In addition, we must analyze how we can continue to feed the artificial intelligence models that we already use. At BARO, we aim to show the public, our potential clients, that the most important thing is the way the systems are trained. That is why we introduced our LITA Copilot.

LITA Copilot is a technological gadget that can be used in any vehicle. It is a system that applies characteristics of autonomous vehicles to help drivers to drive better. For instance, it can assist them when they have reduced vision during bad weather conditions, such as in rain or snow, or when they are distracted. The reality is that accidents do happen, and autonomous technology will help reduce those accidents. Consider this scenario: a person driving a logistics truck is in a hurry; he is marking on a sheet that he has completed a delivery. In addition, he is tired, and he is receiving a phone call. From the height of the driver’s seat, he may not see there is a boy on a bicycle that has just crossed in front of his truck. LITA Copilot is a gadget that will warn you of these types of situations: if there is a moving obstacle around you, if you are exceeding the speed limit according to the traffic signs, if there is an obstacle in front of you, etc.

At BARO, we understand that we can collaborate to reduce accidents today, offering a technological gadget with the driving assistance features that newer vehicles have. This would be valuable for current drivers; at the same time, we can use that same device to improve our data models, looking to the future.

It seems to me that Tesla is developing an attractive option. The company has assembled a supercomputer to analyse data collected from each Tesla vehicle in every city on the planet. Elon Musk has a progressive view on the problem we find ourselves in. Musk says that autonomous driving is challenging and difficult to perfect. Therefore, he has programmed his vehicles to collect information about what is happening around them and has set up a network training computer neuronal, the Dojo, to process large amounts of video data.

LITA Copilot, the next step in the autonomous systems challenge

At BARO, we currently offer a device that can be installed in buses, trucks, and logistics service vehicles. It is also useful for young people who like technology but drive small vehicles and for older people who drive larger vehicles. With LITA Copilot, we are opening a different panorama for data analysis. We focus on different human behaviors that will allow us to understand the real world much better, with a different vision than that of a Tesla driver; more importantly, we have a much more realistic view than a simulated system.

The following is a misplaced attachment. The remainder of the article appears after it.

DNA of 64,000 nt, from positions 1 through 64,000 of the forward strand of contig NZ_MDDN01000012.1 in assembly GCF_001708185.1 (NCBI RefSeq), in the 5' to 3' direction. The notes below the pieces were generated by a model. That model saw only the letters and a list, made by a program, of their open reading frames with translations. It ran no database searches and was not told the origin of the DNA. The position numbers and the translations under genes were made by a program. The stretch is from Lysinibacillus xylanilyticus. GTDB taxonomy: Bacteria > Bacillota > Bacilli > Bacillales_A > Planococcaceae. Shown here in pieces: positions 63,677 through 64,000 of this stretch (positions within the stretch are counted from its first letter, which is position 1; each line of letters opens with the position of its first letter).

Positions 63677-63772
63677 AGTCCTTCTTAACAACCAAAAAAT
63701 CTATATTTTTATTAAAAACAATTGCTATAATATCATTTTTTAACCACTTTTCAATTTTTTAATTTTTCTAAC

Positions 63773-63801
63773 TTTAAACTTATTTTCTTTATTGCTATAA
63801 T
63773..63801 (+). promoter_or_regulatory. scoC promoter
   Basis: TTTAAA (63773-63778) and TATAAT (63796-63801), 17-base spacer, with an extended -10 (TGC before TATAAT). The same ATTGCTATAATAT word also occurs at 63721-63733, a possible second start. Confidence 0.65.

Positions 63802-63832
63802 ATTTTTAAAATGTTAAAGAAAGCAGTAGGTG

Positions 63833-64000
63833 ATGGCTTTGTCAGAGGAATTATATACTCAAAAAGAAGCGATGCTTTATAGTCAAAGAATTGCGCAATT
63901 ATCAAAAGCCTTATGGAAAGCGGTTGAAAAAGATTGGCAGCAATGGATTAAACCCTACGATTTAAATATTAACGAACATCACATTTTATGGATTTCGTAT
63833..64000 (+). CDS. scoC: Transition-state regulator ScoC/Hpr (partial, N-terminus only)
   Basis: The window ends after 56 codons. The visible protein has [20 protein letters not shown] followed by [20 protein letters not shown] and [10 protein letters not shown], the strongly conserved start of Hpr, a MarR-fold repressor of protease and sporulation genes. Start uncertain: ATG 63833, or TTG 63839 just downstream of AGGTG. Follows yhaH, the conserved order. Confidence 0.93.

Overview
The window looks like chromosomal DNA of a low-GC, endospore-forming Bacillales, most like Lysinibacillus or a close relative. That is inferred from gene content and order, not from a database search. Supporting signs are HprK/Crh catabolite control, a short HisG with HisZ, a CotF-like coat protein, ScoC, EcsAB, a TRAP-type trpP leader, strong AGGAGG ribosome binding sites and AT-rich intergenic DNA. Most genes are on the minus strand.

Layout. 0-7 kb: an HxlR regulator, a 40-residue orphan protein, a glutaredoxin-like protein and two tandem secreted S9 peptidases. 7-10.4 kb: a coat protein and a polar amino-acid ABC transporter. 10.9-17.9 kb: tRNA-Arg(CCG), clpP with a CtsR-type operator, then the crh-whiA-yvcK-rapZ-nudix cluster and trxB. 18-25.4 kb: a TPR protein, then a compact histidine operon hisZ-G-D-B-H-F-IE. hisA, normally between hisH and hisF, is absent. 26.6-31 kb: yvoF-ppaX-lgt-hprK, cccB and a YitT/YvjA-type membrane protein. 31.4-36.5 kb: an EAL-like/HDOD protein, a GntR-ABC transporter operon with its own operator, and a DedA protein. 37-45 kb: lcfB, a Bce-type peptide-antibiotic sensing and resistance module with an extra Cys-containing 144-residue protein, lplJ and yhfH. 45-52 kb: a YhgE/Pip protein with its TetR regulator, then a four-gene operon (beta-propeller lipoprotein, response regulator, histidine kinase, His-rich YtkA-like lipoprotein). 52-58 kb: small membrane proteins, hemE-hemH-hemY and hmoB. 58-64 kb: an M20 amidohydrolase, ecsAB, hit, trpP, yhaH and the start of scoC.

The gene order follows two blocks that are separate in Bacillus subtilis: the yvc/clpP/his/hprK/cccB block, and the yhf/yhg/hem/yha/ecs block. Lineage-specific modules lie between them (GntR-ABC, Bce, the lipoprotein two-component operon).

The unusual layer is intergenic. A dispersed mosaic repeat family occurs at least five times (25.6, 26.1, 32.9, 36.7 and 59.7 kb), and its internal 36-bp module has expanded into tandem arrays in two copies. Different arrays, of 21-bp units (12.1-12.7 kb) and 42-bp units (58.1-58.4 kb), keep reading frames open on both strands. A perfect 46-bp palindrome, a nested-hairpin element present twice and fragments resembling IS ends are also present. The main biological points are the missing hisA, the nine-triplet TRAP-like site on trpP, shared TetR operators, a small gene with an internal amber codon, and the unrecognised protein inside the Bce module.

This is our vision for the future at BARO Vehicles. When we say that we are building a computer to be installed on the windshield of a car, some people say, “But you do not build vehicles.” However, I like to think of this as being like when Tesla bought the solar panel company. This was a far-fetched idea for many investors. Why buy a solar panel company? It turns out that the Tesla company was thinking about electrification and how to make a sustainable product. They recognized that we cannot continue to use fossil fuels to generate the electricity needed to charge the battery of a Tesla; therefore, they came up with the idea to generate energy through solar panels to charge their batteries sustainably.

The concept here is the same. We are doing A to achieve B; we are going through the process step-by-step. We are working on the construction of the only part of the vehicle that does not exist on the market today. The central computer is not like any mechanical part of the vehicle. It should not be analyzed as a mechanical part, because it is the brain of the vehicle. At this time, we are more focused on seeing how we replace the drivers than on the vehicle itself. Replacing the driver means putting the correct data on the computer. In this way, we can see with the experience of a human being who has learned to drive, who has developed an understanding over the years of how the world works and how each object exists in space. That is the goal we are setting for ourselves at the moment. To achieve this, we want to install 100,000 LITA Copilots around the planet. This will enable us to gather the volume of data necessary to be able to clearly understand the real world, develop a clear and concrete data model on how they work on the streets in the real world, and continue our mission of “building the bridge to autonomous vehicles”.

Today BARO turns six years old and we celebrate with the manufacture of the new version of our LITA Carrier Board for NVIDIA Jetson processors, our artificial intelligence computer up to four cameras, the next step in the autonomous systems challenge is the LITA Copilot, we are moving to help in the race towards the vision zero fatalities reducing traffic accidents, we are moving into the autonomous era.